Youth rising.

Author:Dodson, Jim
Position:The Future of North Carolina: MILLENNIALS - Cover story
 
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Beaufort retailers Richie Carroll and Christina Baker and other young North Carolina entrepreneurs are optimistic and tech-savvy, with big dreams and high ideals, writer Jim Dodson concludes. But do they have staying power in a fast-changing world?

On a balmy morning during Beaufort's annual holiday parade, Christina Baker and her husband, Richie Carroll, sit by the front window of the Beaufort Linen Company--their luxury home goods shop on the town's picturesque waterfront--to reflect on a year of radical change.

"We opened our doors for business exactly one year ago today," explains Christina, 29, a 2009 N.C. State University business school graduate who bailed out of a promising career as a private wealth management consultant to chase her dream of owning and running a retail business with her husband.

"We planned out every detail as well as we could," adds Richie, 36, who left the same Raleigh investment firm months earlier than his wife to oversee the transformation of a prime spot once occupied by the town's lone drugstore. "But it was still kind of scary to think we were leaping out there on faith, not knowing what we would find."

"I think my parents were a little anxious that we were abandoning good corporate careers we'd worked hard to get," Christina says. "But they understood why we had to do this. We had faith in God, each other and instincts. We were ready. The timing just felt right."

Christina and Richie could be poster children for a generational change sweeping over the landscape of American culture and business, the maturing of a dynamic millennial generation that social demographers and economic forecasters agree will reshape how Americans do everything from raise a baby to start a business. As of last June, according to the U.S. Census Bureau, the nation's millennials topped 83 million, representing a quarter of the country's population, or roughly 8 million more than their baby-boomer parents, formerly the largest and most influential generation. The precise definition of a millennial varies: The census defines millennials as those born between 1982 and 2000, though other sources peg their birthdates anywhere from the late 1970s to the mid-2000s.

Depending on whom you talk with about this shift, the coming of millennials either holds the promise of transforming the nation into an economic powerhouse fueled by new technologies and a more integrated way of living--the "Next Great Generation," as the authors who coined the word "millennial" back in 1987 put it--or represents a group of bright young people with big dreams, rich experiences and high ideals--yet no practical clue how to make their aspirations happen.

"Whatever you think of millennials, whichever view you embrace, they are an extraordinary group of people, so different from anything that's preceded them," says Wake Forest University Provost Rogan Kersh, who has studied the rise of millennials in American culture for nearly a decade.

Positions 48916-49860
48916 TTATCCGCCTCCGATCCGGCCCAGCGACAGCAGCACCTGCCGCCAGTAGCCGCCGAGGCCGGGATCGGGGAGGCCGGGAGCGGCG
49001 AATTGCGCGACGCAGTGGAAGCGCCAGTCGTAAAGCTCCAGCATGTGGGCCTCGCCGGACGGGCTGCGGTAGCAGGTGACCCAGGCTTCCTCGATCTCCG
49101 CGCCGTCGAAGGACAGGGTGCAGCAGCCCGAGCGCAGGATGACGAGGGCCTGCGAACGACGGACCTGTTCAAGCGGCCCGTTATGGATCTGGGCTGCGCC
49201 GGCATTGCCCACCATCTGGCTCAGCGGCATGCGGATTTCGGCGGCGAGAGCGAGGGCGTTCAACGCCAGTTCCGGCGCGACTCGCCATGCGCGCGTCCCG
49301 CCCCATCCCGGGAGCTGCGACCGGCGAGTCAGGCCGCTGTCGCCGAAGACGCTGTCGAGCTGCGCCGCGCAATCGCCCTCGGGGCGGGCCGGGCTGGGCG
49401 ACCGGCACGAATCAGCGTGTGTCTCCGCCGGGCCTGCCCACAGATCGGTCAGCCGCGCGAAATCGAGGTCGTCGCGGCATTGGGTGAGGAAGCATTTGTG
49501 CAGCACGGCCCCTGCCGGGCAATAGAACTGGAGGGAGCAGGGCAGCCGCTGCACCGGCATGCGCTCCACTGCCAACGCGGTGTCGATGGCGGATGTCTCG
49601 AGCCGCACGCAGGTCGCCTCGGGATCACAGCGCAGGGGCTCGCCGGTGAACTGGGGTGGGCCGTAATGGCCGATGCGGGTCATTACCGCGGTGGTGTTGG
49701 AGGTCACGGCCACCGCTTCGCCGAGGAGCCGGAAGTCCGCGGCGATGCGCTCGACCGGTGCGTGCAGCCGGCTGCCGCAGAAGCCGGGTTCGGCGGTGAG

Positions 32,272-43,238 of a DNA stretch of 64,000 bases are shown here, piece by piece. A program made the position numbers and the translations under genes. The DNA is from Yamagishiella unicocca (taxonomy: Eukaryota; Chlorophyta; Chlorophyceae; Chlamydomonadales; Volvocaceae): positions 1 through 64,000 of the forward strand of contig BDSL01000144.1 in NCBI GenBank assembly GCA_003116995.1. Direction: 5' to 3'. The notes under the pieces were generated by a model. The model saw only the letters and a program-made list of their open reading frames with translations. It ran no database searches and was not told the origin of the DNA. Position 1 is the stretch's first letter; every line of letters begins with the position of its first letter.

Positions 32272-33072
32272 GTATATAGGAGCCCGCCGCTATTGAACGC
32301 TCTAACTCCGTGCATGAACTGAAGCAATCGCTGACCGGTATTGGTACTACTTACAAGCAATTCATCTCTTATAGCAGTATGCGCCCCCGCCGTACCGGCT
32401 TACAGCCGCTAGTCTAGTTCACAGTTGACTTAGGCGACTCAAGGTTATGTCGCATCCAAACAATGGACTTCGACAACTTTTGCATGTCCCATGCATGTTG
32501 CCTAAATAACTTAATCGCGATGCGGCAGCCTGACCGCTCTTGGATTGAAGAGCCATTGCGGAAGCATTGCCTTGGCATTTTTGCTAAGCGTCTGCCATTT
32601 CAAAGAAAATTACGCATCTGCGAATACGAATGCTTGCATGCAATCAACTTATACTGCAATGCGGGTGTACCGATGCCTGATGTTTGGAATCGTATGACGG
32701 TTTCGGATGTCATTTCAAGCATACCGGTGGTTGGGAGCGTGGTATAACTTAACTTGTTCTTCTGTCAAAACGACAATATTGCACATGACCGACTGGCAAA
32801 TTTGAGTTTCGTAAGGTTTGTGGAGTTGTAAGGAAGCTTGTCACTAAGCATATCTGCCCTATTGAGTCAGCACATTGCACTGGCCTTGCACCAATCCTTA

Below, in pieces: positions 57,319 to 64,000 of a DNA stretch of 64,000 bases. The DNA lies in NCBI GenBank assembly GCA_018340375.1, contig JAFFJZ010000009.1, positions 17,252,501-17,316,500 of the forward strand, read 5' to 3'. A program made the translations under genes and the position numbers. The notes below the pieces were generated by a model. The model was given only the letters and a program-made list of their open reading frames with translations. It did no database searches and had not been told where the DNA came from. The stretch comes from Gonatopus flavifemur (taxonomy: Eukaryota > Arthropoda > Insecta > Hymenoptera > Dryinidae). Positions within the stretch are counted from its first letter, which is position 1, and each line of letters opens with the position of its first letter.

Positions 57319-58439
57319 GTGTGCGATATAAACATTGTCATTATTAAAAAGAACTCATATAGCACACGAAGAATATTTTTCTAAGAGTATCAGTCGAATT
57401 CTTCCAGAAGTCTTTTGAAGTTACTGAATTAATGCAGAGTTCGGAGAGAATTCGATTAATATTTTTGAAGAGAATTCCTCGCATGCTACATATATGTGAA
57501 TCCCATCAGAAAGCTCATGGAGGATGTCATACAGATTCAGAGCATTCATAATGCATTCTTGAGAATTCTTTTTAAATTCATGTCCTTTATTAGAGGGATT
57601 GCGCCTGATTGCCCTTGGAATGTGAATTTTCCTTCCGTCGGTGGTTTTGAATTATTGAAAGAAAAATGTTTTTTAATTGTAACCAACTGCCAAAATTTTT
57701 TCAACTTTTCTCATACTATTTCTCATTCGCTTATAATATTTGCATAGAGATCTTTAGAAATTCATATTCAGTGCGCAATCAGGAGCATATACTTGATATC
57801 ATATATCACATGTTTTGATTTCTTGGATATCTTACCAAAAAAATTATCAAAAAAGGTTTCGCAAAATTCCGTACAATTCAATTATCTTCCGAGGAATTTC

"The millennial view of life and work is already radically changing the way we all will work in the future," Kersh says. "They have big hearts, broad talents and much greater exposure to experiences and ideas than any group before them. The big unresolved question remains what they do with these assets--and whether this turns out to be a good or not-so-good thing for our economic future."

Kersh, 51, adds with a chuckle: "If I could offer just four words that describe the millennial way, it would be this: They are not us."

Make no mistake, they are coming in unprecedented numbers. More than 10,000 millennials turn 21 every day, and 40 million are already in the workplace--probably sit ting right next to you. They are the first generation to have access to the Internet during their formative years and grow up shaped by technology. Though they have yet to reach the traditional peak age of entrepreneurship (40s and 50s), more than half report they plan to start a business within the next five years, and 35% already working have started their own businesses on the side. More than a quarter are self-employed.

LIKE CHRISTINA AND RICHIE, Alex Hubenthal, 24, embodies the rising "Innovation Generation," as one national business journal recently called millennials. After graduating from business school at the University of Central Florida two years ago, Alex and two fellow grads formed Finology Analytics Inc., a data analysis firm targeting the hospitality industry. Alex, the company's chief financial officer, moved home to North Carolina to kick their business plan into gear.

Perched at the counter at the Dean & Deluca coffee shop in downtown Charlotte with his tablet and double espresso at his elbow, Alex is fresh from a weekly meetup seminar titled "Starting and Financing a Venture in N.C." at the popular Garage at Packard Place, just around the corner on South Church Street.

The startup incubator, one of at least a dozen similar enterprises that have taken root in mostly urban settings across the state over the last five years, is housed in a former showroom that once sold Packard cars. About 3,000 people have been involved in networking and meetup groups that started in 2011. With its edgy, youthful vibe and five floors of wood-and-glass shared meeting and workspaces kitted out with everything a budding entrepreneur could possibly need, from Wi-Fi to bottled water, Packard Place is essentially in the business of fueling entrepreneurial dreams.

Finology's goal is to bring advanced analytics to local restaurants and small businesses that can't afford the...

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